Saturday, January 08, 2011

Of Facebook and Goldman Sachs - Both Too Big To Fail?

"Size, we are told, is not a crime. But size may, at least, become noxious by reason of the means through which it was attained or the uses to which it is put."
                                            -Louis Brandeis, quoted in Tool Big Too Fail.

I just got back from a long nice vacation in India and read the book - Too Big Too Fail - by Andrew Ross Sorkin, one of the best books I have read in a long time. The book talks about the greater than life leadership of men with ordinary human-ness thrust into extra-ordinary crises to play roles too big for even their giant shoes. When men that, as executives at companies like Goldman Sachs and JP Morgan Chase, used to earning Millions of Dollars and dealing in budgets and balance sheets that ran into Billions of Dollars were pushed as CEOs of private institutions or as Treasury Secretary into solving a national crisis requiring over a Trillion Dollars. As you read the book, eventually you become immune to the bigness of the numbers.

In that sense, the $50 Billion number for Facebook while shocking to those that haven't kept up with the recent valuations of companies like GroupOn and Twitter may seem shocking - to other silicon valley watchers now seeing startups getting outrageous valuations, the $50 Billion dollar number seems sane.

Here are my thoughts on the Facebook-Goldman story:

$50 Billion is Low: We already know that Facebook is a viable alternative for companies spending money on online advertising. We also know that Google's revenue was $23B+ last year and that its market cap is close to $200B. And Google is still growing revenue having doubled it in 4 years. The secular shift of advertising dollars to online channels continues. Combine this with the fact that people are spending more time on Facebook than on any other property. And, that Facebook has finally cracked the code on generating some revenue ($1B+ estimates) and you can see that in due course of time Facebook could be as big or bigger than Google. And because the pie is growing, a great outcome for Facebook is not necessarily bad for Google. If we already know that Facebook has surpassed Google in page views, and can combine this with the fact that search is no longer the sole source of most information - and social is clearly where the action is moving to. Given all this, I personally think that Facebook deserves a valuation almost close to Google's. This means there could be a 2 to 4x upside for today's investors - if not even more.

SEC Needs to Smell The Coffee: We either throw away the 500 person rule for everyone or SEC needs to make a call on this. The Goldman deal, while very clever and ingenious (and why wouldn't it be given that some of the smartest people in the world work there) - is clearly not something that's going to fly under the radar. Heck, even I got a note from some company giving me a chance to participate in an "auction" to get Facebook shares. The secondary market and Goldman deal combined are making a mockery of our rules. But rather than crack down on this rule, the government needs to rethink this rule and more broadly the impact and appropriateness of Sarbox - a lot of these kind of things are happening to avoid Sarbox. To be fair, I doubt Facebook can't afford the so called $10-50M Sarbox compliance bill. But Sarbox is still a pain for smaller companies looking to raise funds, and we should fix what we can.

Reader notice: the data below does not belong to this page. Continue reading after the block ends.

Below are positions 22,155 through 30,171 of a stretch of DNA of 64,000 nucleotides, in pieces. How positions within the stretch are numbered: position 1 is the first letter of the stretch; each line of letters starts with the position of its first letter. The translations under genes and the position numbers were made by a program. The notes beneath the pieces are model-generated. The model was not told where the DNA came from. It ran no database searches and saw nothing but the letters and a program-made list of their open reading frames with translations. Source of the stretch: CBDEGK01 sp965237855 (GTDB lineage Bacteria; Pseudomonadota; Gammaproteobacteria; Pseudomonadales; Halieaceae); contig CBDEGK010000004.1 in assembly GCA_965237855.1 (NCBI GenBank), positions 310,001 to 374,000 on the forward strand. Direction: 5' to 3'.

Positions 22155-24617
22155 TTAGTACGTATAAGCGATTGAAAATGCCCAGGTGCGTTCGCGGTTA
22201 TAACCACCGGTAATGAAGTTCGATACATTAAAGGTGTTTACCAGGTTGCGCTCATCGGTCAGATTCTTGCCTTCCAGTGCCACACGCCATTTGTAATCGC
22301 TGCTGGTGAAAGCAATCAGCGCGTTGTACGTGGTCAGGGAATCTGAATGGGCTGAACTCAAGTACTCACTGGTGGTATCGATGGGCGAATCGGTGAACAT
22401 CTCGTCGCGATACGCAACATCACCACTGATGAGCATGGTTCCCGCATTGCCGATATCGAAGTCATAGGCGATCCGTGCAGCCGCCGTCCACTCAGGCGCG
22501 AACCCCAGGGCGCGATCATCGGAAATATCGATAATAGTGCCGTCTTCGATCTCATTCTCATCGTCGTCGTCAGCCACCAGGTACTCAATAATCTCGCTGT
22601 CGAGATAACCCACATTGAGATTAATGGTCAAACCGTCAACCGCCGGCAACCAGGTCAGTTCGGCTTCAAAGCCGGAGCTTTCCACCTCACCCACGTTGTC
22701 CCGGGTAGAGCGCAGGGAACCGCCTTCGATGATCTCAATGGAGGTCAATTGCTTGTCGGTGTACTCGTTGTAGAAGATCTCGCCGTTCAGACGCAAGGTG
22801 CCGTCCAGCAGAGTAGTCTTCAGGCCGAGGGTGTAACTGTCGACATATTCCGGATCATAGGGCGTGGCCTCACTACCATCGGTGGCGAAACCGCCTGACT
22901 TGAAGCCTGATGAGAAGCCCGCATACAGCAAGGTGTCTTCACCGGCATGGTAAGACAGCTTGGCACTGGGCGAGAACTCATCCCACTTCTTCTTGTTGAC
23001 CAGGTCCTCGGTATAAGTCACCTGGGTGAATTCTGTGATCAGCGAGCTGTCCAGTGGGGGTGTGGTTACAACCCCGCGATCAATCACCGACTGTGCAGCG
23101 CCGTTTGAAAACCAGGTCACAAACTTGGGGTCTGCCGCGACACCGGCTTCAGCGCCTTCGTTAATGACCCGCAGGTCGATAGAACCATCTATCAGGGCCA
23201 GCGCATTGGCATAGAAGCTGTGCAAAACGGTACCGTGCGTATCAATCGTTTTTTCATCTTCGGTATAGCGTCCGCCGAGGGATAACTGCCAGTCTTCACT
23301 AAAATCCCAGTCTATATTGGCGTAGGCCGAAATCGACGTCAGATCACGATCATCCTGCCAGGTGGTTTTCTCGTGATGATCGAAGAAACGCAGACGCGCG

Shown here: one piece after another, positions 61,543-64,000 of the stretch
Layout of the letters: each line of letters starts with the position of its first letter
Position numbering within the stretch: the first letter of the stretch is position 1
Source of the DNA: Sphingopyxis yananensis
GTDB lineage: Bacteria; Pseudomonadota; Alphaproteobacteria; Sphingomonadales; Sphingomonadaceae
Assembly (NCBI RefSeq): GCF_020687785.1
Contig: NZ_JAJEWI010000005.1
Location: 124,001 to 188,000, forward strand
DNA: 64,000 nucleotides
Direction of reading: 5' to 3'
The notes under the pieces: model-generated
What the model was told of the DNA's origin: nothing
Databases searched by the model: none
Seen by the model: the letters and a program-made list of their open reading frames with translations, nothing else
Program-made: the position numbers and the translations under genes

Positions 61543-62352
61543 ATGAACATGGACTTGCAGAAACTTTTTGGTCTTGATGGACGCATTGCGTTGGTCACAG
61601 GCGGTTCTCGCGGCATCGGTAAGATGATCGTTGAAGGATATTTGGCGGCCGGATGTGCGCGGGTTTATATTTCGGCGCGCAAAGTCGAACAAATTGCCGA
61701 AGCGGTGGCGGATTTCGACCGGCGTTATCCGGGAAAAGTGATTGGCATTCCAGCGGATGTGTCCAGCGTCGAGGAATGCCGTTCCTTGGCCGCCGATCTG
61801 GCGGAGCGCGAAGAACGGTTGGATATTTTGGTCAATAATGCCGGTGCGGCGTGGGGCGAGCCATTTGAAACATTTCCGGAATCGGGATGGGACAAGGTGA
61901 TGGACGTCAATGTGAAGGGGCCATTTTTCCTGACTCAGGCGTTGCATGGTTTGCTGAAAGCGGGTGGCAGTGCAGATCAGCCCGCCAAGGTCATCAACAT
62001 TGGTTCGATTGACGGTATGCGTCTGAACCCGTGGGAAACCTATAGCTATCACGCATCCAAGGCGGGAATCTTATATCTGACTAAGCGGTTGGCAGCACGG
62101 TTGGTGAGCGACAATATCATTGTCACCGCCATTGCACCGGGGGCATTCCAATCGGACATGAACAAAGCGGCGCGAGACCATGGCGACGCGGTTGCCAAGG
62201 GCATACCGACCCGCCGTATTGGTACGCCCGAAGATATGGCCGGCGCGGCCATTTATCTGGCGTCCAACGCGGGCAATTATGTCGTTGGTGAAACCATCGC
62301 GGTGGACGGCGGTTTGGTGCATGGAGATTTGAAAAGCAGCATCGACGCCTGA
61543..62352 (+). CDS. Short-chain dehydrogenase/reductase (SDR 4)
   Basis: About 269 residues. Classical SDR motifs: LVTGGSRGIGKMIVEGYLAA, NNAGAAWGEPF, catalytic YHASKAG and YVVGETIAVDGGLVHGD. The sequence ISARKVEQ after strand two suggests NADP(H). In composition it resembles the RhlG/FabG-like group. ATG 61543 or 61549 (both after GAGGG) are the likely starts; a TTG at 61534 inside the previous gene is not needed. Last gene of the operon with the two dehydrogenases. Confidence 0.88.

You are Not that much Smarter than your Dad: Google observers, for years, made a big deal about its 20% personal project culture, its ability to attract and retain the best talent etc. And how different it was from the 'Be Evil' empire from Washington State. But just as when you become a parent and start acting like a "Dad", only to realize how all those years of you thinking your Dad was dumb for telling you to do things a certain way or being overly protective - were now coming back and manifesting through you - as you get older you realize the wisdom of your fathers. Similarly, in a twist of irony, Google - much like Microsoft several years ago - had to move from stock options as the primary way of attracting and retaining talent to cash incentives and RSUs (restricted stock units) - an admission of the reduced perceived value of the options in the eyes of the young engineers. And just as Microsoft continues to look for clever ways of competing with Google - Google, for years, shall be judged by how effectively it competes with Facebook. Let's see how it feels now that the shoe is on the other foot.

No matter how this turns out, it's clear that we have now firmly entered the Facebook era - and the Facebook Imperative requires us to think about mobile and social first. And while Facebook and Google are out there competing and innovating with products, the Empire is spending huge amounts of money on Television and Print Ads to convince us consumers that Windows and Office are the cloud. I suppose, they should at least consider moving exclusively to ads on Facebook - at least the ads can be in the real cloud.


Chris Selland said...

Terrific post Anshu. Spot on.

Unknown said...

Wonderful post

Unknown said...

Wonderful post and great analysis.